If you have a Facebook account, you’ve probably seen some of this nonsense come across your feed. In cities across the nation, there have been numerous reports of “scary clowns” meandering around, or in some cases, making online “threats” against schools.
Generally speaking, I have filed these reports and sightings in the same part in my brain that I place the periodic “department store abduction” stories you see on Facebook. For instance, just last week I saw a post from an Edmond woman who detailed an encounter between a young girl and her child. The woman said the young girl began talking to her child, then attempted to drag her away.
The woman stopped the abduction and reported it either to the police, the store, or both, and she reported that they told her that type of thing had been happening a lot. Of course the police always later deny that statement, but that doesn’t keep the same thing from being breathlessly reported on Facebook every couple of months.
That being said, today I saw stories from Dallas and Philadelphia about how law enforcement there issued statements about taking “clown threats seriously.” Apparently schools in both cities had been the targets of online clown threats.
#DallasISD Police and Dallas Police are investigating all leads relating to clown threats. We will continue to monitor & share information.
— Dallas ISD (@dallasschools) October 3, 2016
A flood of social media posts that surfaced in recent days threatening attacks on Philadelphia schools by clowns https://t.co/pfrjIKev05
— NBCWashington (@nbcwashington) October 3, 2016
It seems preposterous, but obviously both the schools and the police departments have to take such things seriously. (It should be noted that police have deemed the threats to be not credible.)
So I swallowed my pride and talked to both the Tulsa Police Department and the Tulsa County Sheriff’s Office today to ask if anyone had been clowning around here.
The answer is no, thankfully. Leland Ashley, one of TPD’s public information officers, told me: “As of now, I have not heard of Tulsa receiving any clown-related threats. I also hope it doesn’t trend this way.”
Casey Roebuck, director of TCSO’s PIO office, said the same. “I’m happy to report that TCSO has not received any reports of creepy or suspicious clown activity,” she said.
So, for now, it looks like we’re safe.
Over the weekend I read an interesting article on The Daily Beast written by psychologist Frank T. McAndrew, about why humans seem to be instinctively afraid of clowns. If asked to describe what a clown should be, most would probably offer some description along the lines of a “person in makeup meant to entertain children.” However, the article pointed to a 2008 study that found most kids don’t actually like clowns.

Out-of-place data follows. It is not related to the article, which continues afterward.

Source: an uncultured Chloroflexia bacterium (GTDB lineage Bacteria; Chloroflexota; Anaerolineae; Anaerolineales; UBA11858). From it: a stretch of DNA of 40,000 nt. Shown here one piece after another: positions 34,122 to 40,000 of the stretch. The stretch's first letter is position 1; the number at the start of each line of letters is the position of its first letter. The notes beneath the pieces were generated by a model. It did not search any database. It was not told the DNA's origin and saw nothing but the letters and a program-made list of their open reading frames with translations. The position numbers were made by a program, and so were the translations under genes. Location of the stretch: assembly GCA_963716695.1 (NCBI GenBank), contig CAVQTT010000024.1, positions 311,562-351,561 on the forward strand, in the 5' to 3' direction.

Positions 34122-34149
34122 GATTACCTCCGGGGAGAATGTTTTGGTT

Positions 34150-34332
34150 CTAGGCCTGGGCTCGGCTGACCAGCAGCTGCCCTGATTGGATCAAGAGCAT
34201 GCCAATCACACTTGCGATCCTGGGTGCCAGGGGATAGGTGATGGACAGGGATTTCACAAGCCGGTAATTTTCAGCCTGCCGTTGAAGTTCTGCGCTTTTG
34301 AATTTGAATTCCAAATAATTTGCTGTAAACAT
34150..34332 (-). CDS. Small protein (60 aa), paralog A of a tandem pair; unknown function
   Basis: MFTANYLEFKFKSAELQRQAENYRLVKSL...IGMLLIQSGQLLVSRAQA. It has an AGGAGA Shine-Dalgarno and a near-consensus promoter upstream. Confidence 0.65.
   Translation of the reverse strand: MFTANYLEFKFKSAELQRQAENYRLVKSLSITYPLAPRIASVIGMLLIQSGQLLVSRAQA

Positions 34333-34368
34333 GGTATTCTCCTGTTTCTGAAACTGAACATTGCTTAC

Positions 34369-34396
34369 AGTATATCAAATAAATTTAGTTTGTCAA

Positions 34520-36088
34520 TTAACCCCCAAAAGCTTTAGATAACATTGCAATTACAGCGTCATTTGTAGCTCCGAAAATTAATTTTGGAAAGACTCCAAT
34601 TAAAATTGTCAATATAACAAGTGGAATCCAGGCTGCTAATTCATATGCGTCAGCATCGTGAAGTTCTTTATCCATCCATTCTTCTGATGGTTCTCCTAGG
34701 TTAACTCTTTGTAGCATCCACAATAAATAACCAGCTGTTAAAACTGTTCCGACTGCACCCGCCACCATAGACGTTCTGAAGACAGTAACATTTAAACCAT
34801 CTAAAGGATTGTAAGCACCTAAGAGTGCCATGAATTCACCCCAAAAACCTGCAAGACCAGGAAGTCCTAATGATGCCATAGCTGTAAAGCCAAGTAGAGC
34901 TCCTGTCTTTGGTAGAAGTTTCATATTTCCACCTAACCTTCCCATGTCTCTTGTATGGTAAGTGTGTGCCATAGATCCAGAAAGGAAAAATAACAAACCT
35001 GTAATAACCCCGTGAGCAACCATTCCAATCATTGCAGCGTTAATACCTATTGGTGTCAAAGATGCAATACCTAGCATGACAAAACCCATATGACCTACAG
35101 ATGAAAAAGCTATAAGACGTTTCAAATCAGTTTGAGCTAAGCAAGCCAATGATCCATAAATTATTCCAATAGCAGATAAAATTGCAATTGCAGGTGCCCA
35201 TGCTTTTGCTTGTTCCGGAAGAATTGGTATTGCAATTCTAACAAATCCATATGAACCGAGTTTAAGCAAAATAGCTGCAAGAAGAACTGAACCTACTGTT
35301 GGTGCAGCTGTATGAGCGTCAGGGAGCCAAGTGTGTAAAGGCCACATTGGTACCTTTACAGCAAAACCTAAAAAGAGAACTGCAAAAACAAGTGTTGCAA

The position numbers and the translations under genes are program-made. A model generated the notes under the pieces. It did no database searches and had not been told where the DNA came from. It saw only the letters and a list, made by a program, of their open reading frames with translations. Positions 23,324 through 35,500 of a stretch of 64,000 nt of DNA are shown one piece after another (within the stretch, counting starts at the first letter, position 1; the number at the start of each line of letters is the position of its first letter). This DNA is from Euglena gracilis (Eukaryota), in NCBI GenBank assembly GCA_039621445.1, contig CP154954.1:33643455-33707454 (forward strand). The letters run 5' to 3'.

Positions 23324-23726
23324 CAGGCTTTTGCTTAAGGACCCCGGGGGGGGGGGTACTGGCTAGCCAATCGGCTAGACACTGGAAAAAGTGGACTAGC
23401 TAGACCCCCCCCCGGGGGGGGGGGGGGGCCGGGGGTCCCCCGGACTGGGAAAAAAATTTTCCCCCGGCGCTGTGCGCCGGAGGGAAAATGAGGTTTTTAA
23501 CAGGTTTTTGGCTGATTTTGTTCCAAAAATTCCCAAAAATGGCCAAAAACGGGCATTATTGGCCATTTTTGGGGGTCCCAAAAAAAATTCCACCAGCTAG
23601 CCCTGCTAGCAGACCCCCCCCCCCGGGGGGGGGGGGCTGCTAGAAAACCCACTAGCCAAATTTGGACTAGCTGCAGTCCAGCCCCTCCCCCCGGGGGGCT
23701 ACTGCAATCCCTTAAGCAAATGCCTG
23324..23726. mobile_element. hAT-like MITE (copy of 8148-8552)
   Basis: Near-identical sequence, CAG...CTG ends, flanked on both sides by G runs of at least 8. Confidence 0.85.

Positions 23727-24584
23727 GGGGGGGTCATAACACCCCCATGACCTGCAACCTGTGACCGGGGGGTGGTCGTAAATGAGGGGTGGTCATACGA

Why is this?
It doesn’t necessarily begin with John-Wayne Gacy, though the famous serial killer known for donning clown makeup makes a convenient scapegoat. Instead, the article says, studies say the fear is more instinctual.
“The results indicated that people we perceive as creepy are much more likely to be males than females (as are most clowns), that unpredictability is an important component of creepiness, and that unusual patterns of eye contact and other nonverbal behaviors set off our creepiness detectors big time.”
The story pointed out that “uncertainty” plays a big role in being creeped out. And while news reports show police around the country are mostly investigating specific clown-related online threats toward schools, the major hysteria on social media has been focused on people in clown suits just kind of wandering around silently.
The Daily Beast article pointed out that sense of the unknown is exactly what freaks us out.
“For example, it would be considered rude and strange to run away in the middle of a conversation with someone who is sending out a creepy vibe but is actually harmless; at the same time, it could be perilous to ignore your intuition and engage with that individual if he is, in fact, a threat,” the author writes. “The ambivalence leaves you frozen in place, wallowing in discomfort. This reaction could be adaptive, something humans have evolved to feel, with being ‘creeped out’ a way to maintain vigilance during a situation that could be dangerous.”
So there you go. If you happen to see anyone walking around Tulsa dressed like a clown, don’t bother calling the police, just tell that Bozo to take a hike.